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The creation and consumption of Pornography objectifies women

of the of the Philosophy Submitted The Creation and Consumption of Pornography Objectifies Women Introduction Pornography refers to the depiction of erotic or sexual behaviour or images in various forms, for example through photography, audio-visual or even cartoon-based presentations. The objective is to titillate the senses and affect our mood. Sex is one of our most basic desires and pornography is one of the ways to bring it to the surface. One of the key arguments against pornography is that it objectifies woman. In fact one may well say that the likes of Hugh Hefner (Playboy), Larry Flynt (Hustler) and others have used women in a very derogatory manner to create their own magazine empires and a lot of wealth. To objectify means to present or regard as an object. While the pornographic industry has presented women as objects, it is equally guilty of degrading women and belittling their status in the eyes of men, especially those who are subscribers to pornographic magazines.
Discussion
Back in the days before pornography was so rampant, social attitudes towards sex were that it was a deeply personal subject and public displays and discussions about it were strictly taboo. Then came the Golden Age of Porn, a period lasting from the 1960s to the 1980s, in which there was a movement for sexual liberation following the Flower Power revolution. ‘Make Love, Not War’ was a popular message on T-Shirts from the Woodstock era. It opened the way to live-ins and the love-child. Opportunists like Hugh Hefner and Larry Flynt saw a quick and easy way to make big bucks out of the changing scenario. Playboy was launched in 1953 and Hustler in 1974, making both of them millionaires in the process.
Although there have been efforts to suppress pornography and the victimization of women from many quarters, the foremost objections coming from religious leaders, feminists and moralists, the evolution of the Internet, the profusion of media types and the effects of pornography’s rich contribution to the media industry have been some of the reasons even the Government is reluctant to take steps to stop this billion dollar industry (Schlosser, ‘Reefer Madness’, 32). It has been estimated that on the average, 70 percent of men between the ages of 18 and 34 years visit a pornographic website, a store or a brothel in a typical month. The sad thing is that the profusion of pornographic sites on the Internet has brought this evil right into our homes without much public outcry at all.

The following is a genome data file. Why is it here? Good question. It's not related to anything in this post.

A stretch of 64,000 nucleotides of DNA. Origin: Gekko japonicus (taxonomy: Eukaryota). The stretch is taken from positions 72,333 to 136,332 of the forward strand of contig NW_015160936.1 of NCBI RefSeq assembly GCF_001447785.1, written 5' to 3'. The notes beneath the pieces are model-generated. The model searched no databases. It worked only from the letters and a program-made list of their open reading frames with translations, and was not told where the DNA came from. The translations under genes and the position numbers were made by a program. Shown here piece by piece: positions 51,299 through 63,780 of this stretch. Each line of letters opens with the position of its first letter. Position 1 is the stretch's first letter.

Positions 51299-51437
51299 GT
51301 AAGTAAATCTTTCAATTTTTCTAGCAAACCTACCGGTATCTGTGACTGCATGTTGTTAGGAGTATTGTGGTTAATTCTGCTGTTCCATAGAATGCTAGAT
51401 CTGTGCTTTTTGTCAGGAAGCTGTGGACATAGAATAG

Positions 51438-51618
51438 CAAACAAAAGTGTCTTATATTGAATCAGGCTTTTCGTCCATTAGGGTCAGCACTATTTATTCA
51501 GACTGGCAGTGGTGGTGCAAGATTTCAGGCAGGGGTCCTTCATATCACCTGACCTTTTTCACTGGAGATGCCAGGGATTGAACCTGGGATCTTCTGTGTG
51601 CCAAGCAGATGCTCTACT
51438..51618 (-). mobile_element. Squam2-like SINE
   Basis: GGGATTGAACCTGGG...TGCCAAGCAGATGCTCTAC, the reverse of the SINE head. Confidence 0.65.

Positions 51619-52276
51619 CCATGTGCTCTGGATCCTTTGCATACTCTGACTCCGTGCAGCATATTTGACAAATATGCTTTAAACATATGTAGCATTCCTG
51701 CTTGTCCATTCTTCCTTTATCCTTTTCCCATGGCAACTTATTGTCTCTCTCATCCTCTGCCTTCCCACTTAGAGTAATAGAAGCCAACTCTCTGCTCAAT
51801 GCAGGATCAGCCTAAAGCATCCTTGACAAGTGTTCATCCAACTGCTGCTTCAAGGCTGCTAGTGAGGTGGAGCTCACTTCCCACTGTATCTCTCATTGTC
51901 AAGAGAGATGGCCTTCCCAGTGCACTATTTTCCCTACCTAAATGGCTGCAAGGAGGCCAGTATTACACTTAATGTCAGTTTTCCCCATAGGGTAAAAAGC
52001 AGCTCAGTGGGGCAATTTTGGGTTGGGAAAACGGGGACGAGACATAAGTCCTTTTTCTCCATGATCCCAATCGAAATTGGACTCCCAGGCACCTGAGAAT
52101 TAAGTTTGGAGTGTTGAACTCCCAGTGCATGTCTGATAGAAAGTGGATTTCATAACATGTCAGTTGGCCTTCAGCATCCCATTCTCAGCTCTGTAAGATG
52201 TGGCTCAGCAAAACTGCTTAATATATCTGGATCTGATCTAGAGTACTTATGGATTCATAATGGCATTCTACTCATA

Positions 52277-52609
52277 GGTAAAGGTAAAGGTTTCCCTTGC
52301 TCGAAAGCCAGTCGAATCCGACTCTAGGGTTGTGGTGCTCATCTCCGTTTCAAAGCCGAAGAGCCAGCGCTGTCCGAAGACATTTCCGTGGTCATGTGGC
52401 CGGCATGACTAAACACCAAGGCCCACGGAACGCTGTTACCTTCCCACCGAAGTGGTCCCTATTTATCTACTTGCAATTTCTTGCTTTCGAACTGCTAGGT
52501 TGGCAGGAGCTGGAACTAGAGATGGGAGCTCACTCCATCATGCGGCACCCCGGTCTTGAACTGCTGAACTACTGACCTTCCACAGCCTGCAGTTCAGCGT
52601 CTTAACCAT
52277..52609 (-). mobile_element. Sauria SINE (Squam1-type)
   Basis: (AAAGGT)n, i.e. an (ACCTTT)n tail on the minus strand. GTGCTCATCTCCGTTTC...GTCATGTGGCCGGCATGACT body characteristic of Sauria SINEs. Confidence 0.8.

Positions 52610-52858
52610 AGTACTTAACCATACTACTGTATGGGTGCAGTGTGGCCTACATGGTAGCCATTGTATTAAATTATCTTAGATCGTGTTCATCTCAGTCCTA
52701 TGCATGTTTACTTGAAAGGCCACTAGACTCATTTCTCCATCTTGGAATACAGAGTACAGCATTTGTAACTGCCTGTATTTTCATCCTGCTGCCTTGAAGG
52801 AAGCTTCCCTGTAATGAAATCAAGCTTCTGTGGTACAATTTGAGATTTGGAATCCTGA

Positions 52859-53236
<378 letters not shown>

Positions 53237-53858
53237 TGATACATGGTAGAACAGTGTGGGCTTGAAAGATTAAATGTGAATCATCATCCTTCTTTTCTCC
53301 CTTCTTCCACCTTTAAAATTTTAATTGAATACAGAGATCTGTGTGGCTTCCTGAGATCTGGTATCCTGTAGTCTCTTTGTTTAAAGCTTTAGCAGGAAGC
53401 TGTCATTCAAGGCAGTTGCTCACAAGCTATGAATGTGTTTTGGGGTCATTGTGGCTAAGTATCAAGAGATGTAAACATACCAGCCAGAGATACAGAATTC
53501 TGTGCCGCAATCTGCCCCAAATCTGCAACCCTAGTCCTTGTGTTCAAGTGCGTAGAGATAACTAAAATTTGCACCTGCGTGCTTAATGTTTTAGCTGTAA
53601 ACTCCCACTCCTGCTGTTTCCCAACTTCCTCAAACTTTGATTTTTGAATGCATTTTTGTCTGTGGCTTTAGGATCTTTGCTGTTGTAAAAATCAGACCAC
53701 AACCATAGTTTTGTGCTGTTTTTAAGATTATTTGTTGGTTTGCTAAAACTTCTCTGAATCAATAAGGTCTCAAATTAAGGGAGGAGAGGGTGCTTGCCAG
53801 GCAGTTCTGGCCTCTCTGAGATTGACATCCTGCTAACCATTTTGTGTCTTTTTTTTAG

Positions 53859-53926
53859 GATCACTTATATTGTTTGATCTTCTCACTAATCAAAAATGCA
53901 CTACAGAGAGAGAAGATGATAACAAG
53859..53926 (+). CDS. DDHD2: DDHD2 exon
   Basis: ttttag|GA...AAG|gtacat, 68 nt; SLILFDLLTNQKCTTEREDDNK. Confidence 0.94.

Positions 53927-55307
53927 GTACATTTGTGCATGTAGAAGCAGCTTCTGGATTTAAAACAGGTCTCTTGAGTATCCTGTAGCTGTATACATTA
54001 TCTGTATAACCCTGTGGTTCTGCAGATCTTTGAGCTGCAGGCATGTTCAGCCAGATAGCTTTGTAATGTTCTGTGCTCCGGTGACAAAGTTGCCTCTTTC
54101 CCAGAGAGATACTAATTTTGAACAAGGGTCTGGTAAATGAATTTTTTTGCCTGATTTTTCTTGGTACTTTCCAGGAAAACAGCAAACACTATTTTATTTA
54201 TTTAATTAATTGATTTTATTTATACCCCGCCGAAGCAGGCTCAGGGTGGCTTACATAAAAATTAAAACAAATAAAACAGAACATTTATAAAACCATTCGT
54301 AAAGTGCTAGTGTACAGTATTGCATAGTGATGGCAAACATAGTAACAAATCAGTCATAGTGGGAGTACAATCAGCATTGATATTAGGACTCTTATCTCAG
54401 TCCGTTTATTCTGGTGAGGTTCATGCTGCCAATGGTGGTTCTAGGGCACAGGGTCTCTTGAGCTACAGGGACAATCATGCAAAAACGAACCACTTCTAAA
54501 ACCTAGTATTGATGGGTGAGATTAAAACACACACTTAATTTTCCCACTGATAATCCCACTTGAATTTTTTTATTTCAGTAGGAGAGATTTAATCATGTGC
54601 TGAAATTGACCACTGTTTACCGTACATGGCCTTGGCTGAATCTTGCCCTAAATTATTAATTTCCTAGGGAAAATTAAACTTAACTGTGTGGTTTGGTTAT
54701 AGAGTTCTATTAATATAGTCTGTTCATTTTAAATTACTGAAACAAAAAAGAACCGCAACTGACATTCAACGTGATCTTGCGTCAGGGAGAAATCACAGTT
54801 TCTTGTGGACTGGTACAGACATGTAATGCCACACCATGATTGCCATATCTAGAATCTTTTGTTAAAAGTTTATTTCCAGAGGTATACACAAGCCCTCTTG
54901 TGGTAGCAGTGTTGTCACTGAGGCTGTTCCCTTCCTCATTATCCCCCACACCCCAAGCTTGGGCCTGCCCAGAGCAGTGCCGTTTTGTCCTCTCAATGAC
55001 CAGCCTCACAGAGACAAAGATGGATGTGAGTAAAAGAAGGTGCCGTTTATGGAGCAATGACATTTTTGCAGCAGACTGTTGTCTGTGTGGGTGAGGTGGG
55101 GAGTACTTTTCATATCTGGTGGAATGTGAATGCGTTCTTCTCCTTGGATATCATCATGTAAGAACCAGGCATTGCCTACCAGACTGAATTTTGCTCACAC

Try as we might, pornography will prevail. The outrage is that not only do pornographic magazines demean women, they also help create sex offenders and weirdos by catering to men’s fantasies like group sex, gang rape, incest and various other fetishes and taboos. When such material becomes the norm rather than the exception, it’s time to take legal action and stop the publication of such magazines in the public interest. Many a sex offender has been found to have a history of sex abuse, fuelled by the proliferation of pornographic material that we have floating about in the market. His visions of having a sexual slave or kinky sex are inflamed by such erotica. Greta Christina’s blog piece Are we having sex now or what? is enlightening as well as humorous on a topic that interests most of us. She traces the sexual experiences in her life like any American would and begins by keeping score. It was a source of some kind of pride, or identity anyway, to know how many people Id had sex with in my lifetime (Christina, ’Are We Having Sex Now or What?’,1). Then she is confused about what constitutes sex and what doesn’t. The variety of sexual experiences one can have ranges from a backrub when you have disrobed, touching and feeling each other up, having intercourse, as well as peepshows, lesbian sex and masturbating in front of one another. The problem was, as I kept doing more different kinds of sexual things, the line between Sex and Not-sex kept getting more hazy and indistinct. (Christina, ’Are We Having Sex Now or What?’,1). So in recent times, it appears that we have a confused notion of what constitutes sex and what does not.
Conclusion
We have seen how the pornographic industry has made objects out of women. While the majority of religious and feminist leaders are against this, others like Betty Freidan maintain that sexual repression is unhealthy and Salman Rushdie even goes on to say that the measure of tolerance of a society can be judged by its capacity and attitude towards accepting pornography as a way of life. Some solace that gives to all of us!
Works Cited
Christina, G. Are we having sex now or what? From her blog at http://gretachristina.typepad.com/greta_christinas_weblog/2006/09/are_we_having_s_1.html. Accessed on 26 July 2011.
Schlosser, E.: Reefer madness: Sex, drugs and cheap labour in the American black market. Boston: Houghton Mifflin, 2003.